“There was so much bad oil that was very, very pricey and then a lot of the origins of it was very, very murky,” Davies said in the March 2016 interview. By going directly to the olive-oil producer and cutting out food packagers and other middlemen, she explained, Maple could get the quality it wanted at a lower price. “We’re going to be able to serve an olive oil that most restaurants can only afford to use as a finishing oil, and that is going to be our baseline olive oil,” she said.
Maple has never publicly disclosed its financial details but leaked documents obtained by Recode last December indicated the startup was doing poorly. It lost $9 million in 2015 and expected to lose another $16 million in 2016, on revenue of $2.7 million and $40 million, respectively. The 2016 forecast, made in a presentation to investors around that March, also assumed Maple would expand throughout the Northeast during the year. Maple, which launched in Manhattan’s Financial District, told investors it would operate 17 Northeast hubs and deliver 3.1 million meals in the region in 2016, for $40 million in gross revenue. As of this month, Maple had yet to expand its service beyond Manhattan neighborhoods south of 59th Street.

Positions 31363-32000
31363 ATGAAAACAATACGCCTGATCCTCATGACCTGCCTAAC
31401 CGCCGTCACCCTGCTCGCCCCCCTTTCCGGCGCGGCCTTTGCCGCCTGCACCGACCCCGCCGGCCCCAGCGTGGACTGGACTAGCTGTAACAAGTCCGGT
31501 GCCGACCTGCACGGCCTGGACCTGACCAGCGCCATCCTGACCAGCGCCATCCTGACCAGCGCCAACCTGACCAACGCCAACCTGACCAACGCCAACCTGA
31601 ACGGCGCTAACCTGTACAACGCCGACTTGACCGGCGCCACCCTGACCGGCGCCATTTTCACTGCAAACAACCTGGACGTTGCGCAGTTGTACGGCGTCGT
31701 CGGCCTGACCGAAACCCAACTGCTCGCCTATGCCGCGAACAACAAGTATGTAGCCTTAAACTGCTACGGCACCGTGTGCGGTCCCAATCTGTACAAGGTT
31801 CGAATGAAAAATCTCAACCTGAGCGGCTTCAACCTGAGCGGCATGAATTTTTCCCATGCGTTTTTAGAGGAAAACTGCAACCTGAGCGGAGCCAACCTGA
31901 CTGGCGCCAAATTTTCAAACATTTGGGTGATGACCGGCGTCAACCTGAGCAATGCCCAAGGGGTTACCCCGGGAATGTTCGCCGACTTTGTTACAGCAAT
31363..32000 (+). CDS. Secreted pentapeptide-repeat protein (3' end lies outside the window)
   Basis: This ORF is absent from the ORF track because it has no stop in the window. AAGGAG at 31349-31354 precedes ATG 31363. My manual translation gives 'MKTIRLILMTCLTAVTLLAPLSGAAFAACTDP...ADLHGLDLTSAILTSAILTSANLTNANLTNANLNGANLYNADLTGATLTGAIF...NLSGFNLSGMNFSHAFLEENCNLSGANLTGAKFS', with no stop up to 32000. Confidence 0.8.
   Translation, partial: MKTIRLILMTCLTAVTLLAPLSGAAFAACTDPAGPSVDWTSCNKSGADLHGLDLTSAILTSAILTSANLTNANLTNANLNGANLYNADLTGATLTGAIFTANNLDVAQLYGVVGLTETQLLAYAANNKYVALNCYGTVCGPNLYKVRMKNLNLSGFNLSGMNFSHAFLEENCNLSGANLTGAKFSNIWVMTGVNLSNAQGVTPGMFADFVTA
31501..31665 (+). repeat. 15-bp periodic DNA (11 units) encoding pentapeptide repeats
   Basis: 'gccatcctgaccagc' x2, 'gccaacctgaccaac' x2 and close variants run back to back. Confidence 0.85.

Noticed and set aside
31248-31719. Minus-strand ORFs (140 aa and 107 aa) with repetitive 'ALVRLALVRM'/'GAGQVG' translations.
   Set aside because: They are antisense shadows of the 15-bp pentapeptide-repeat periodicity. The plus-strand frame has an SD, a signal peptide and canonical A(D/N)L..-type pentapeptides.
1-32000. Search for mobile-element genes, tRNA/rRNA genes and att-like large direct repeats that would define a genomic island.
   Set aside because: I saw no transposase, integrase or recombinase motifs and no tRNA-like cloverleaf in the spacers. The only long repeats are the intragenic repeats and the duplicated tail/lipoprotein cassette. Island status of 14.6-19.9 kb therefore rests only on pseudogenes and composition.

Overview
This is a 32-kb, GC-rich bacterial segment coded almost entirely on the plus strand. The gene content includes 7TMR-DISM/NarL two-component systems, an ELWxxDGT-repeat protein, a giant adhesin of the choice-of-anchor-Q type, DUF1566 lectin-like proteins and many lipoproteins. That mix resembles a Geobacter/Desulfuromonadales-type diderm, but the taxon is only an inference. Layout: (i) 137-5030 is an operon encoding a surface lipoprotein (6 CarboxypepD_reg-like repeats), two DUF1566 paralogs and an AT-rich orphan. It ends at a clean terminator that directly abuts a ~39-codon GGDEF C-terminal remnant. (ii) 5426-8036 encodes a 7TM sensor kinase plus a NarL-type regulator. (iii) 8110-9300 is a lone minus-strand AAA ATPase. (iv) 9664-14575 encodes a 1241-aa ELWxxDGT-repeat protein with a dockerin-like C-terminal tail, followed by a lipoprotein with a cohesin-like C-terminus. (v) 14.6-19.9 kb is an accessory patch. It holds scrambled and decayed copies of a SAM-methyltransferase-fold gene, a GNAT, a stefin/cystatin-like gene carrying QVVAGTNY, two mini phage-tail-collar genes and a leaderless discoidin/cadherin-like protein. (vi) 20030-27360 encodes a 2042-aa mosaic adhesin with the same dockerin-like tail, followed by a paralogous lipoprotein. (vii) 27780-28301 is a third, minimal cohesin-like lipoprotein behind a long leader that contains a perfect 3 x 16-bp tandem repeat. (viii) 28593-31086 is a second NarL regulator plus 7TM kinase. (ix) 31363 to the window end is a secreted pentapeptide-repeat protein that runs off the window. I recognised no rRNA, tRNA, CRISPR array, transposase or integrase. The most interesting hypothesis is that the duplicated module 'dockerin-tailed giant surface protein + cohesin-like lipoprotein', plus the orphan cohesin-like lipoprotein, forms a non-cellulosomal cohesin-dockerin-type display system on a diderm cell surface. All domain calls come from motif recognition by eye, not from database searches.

The bulk of those losses came from food and labor. In 2015, Maple’s food costs slightly exceeded 60% of gross revenue, according to the documents obtained by Recode. “Hub level” labor costs were 66% of gross revenue. The typical restaurant aims to spend 60% of revenue on food and labor costs combined, according to industry research firm Technomic.